Figurative Language in “Sonny’s Blues” by James Baldwin

James Baldwin uses rich similes and metaphors throughout Sonny’s Blues, often to enhance the image of an event or character or to create a distinct mood and atmosphere. At the beginning of the story, the main character meets with a drug user after finding out that his brother, Sonny, has been caught for heroin use. Baldwin compares the man to a part dog, part cunning child (Baldwin 93). Further, into their meeting, the main character uses a metaphor of ice in his guts as an expression of constant dread (Baldwin 94). On page 95, the scene where the two characters part, has the main character thinking that he will start crying like a child.

Once the main character is able to meet Sonny, he compares his brother to an animal that needs to be coaxed into the light (Baldwin 96). Sonny’s character is often depicted as much more mellow and withdrawn than his brother. The difference is then discussed again when the main character refers to their seven-year age difference as a chasm and wonders whether it can operate as a bridge instead (Baldwin 96). When traveling back to their home, the streets are personified with the word ‘killing’ (Baldwin 97). To enhance the imagery, Baldwin makes the housing projects dangerous by describing them as ‘rocks in the middle of a boiling sea’ (Baldwin 97). The same connotations are given to a familiar avenue that is ‘ filled with the hidden menace which is its very breath of life (Baldwin 97). On page 98, the scene ends with the phrase, ‘the night is creeping up outside’, a personification.

The following paragraphs give the reader very distinguishable and dark visuals. Such as the scene where the mother retells the story of the main character’s uncle’s death. After being hit by a car, the man was ‘nothing but blood and pulp’ (Baldwin 100). On page 107, as the main character watches a religious group sing on his street, he observes another woman whose black eyes glitter like coal, and her hair is a cuckoo’s nest.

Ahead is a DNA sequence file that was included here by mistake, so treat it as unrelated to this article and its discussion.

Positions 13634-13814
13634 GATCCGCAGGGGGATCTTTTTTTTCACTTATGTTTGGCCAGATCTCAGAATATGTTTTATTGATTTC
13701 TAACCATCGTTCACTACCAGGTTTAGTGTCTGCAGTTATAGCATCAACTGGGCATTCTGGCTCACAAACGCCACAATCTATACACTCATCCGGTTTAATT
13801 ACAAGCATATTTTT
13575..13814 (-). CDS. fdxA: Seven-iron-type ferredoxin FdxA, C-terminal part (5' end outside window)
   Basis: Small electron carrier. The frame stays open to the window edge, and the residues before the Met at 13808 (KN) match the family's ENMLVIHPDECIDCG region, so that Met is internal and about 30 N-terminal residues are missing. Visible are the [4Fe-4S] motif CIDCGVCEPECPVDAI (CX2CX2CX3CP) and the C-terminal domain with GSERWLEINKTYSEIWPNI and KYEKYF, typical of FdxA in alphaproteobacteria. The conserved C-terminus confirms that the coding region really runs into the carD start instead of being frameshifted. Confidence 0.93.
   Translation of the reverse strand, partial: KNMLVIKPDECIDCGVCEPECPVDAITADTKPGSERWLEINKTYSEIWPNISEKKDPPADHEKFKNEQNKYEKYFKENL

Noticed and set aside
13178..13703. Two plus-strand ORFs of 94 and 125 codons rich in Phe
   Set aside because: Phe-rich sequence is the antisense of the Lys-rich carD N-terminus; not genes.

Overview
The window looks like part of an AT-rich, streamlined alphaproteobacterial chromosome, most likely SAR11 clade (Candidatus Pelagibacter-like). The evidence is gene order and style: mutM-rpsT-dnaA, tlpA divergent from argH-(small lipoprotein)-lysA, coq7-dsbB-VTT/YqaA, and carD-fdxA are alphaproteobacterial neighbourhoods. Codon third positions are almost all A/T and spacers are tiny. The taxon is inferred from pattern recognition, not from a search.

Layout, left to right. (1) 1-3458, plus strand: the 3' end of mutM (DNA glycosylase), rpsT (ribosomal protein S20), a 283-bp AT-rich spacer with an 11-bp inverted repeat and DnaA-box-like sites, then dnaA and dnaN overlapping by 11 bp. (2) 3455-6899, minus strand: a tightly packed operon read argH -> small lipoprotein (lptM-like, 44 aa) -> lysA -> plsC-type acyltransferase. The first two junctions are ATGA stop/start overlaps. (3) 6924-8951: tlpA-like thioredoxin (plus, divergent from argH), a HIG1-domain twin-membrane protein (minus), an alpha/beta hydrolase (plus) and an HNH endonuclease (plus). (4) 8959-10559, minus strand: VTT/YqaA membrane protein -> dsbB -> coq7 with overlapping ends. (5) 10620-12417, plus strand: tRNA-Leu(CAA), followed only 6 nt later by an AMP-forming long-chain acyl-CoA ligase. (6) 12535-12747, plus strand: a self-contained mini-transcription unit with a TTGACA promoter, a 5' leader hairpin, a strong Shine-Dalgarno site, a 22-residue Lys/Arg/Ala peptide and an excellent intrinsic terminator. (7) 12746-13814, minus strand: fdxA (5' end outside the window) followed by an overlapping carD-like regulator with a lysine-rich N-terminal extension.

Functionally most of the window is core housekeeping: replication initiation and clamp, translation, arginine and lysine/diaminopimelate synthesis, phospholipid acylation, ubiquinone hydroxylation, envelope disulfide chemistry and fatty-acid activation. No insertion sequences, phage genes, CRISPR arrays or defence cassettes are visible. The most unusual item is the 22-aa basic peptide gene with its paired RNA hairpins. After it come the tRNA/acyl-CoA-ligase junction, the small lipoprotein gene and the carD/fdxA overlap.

On pages 111 and 112 respectively, the music enters and the horn insists sweet and high. Apprehension begins to beat the air (Baldwin 112). The world waited outside, as hungry as a tiger (Baldwin 113). The personifications and simile change the mood in a very fine way. The majority of the text and the figures of speech set up a tense and miserable atmosphere. However, a new hope emerges in the life of the main character.

Work Cited

Baldwin, James. Sonny’s Blues. Partisan Review, 1957.

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"Figurative Language in “Sonny’s Blues” by James Baldwin." PapersGeeks, 30 June 2022, papersgeeks.com/figurative-language-in-sonnys-blues-by-james-baldwin/.

1. PapersGeeks. "Figurative Language in “Sonny’s Blues” by James Baldwin." June 30, 2022. https://papersgeeks.com/figurative-language-in-sonnys-blues-by-james-baldwin/.


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PapersGeeks. "Figurative Language in “Sonny’s Blues” by James Baldwin." June 30, 2022. https://papersgeeks.com/figurative-language-in-sonnys-blues-by-james-baldwin/.

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PapersGeeks. 2022. "Figurative Language in “Sonny’s Blues” by James Baldwin." June 30, 2022. https://papersgeeks.com/figurative-language-in-sonnys-blues-by-james-baldwin/.

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